• Nuclear Fusion 09/2013; 53(9):093018. DOI:10.1088/0029-5515/53/9/093018 · 3.24 Impact Factor
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    ABSTRACT: Amulti-machine database for the H-mode scrape-off layer power fall-off length, lambda(q) in JET, DIII-D, ASDEX Upgrade, C-Mod, NSTX and MAST has been assembled under the auspices of the International Tokamak Physics Activity. Regression inside the database finds that the most important scaling parameter is the poloidal magnetic field (or equivalently the plasma current), with lambda(q) decreasing linearly with increasing B-pol. For the conventional aspect ratio tokamaks, the regression finds lambda(q) alpha B-tor(-0.8). q(95)(1.1).P-SOL(0.1).R-geo(0), yielding lambda(q,) (ITER) congruent to 1mm for the baseline inductive H-mode burning plasma scenario at I-p = 15 MA. The experimental divertor target heat flux profile data, from which lambda(q) is derived, also yield a divertor power spreading factor (S) which, together with lambda(q), allows an integral power decay length on the target to be estimated. There are no differences in the lambda(q) scaling obtained from all-metal or carbon dominated machines and the inclusion of spherical tokamaks has no significant influence on the regression parameters. Comparison of the measured lambda(q) with the values expected from a recently published heuristic drift based model shows satisfactory agreement for all tokamaks.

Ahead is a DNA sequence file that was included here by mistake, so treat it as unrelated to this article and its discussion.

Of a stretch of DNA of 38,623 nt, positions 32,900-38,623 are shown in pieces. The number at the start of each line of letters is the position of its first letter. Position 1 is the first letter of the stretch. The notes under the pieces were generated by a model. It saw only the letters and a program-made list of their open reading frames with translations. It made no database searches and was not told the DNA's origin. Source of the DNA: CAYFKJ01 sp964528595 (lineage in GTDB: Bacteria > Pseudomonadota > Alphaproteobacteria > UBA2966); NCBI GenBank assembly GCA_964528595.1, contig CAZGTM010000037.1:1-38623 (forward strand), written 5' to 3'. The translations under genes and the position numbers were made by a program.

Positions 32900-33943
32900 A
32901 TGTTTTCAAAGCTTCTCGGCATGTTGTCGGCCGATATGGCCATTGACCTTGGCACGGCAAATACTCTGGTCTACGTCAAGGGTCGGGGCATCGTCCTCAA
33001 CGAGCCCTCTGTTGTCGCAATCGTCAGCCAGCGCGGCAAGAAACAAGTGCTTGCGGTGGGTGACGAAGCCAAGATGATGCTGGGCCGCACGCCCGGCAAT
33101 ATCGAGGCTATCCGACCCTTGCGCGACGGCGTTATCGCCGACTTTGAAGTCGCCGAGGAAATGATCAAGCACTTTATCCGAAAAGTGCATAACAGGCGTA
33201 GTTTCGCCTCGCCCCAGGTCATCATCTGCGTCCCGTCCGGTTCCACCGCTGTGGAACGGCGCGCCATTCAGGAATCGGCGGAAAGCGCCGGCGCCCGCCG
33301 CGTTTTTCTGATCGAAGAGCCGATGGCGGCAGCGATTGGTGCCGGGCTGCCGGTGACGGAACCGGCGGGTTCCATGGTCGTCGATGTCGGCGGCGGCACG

Nuclear Fusion 09/2013; 53(9):093031. DOI:10.1088/0029-5515/53/9/093031 · 3.24 Impact Factor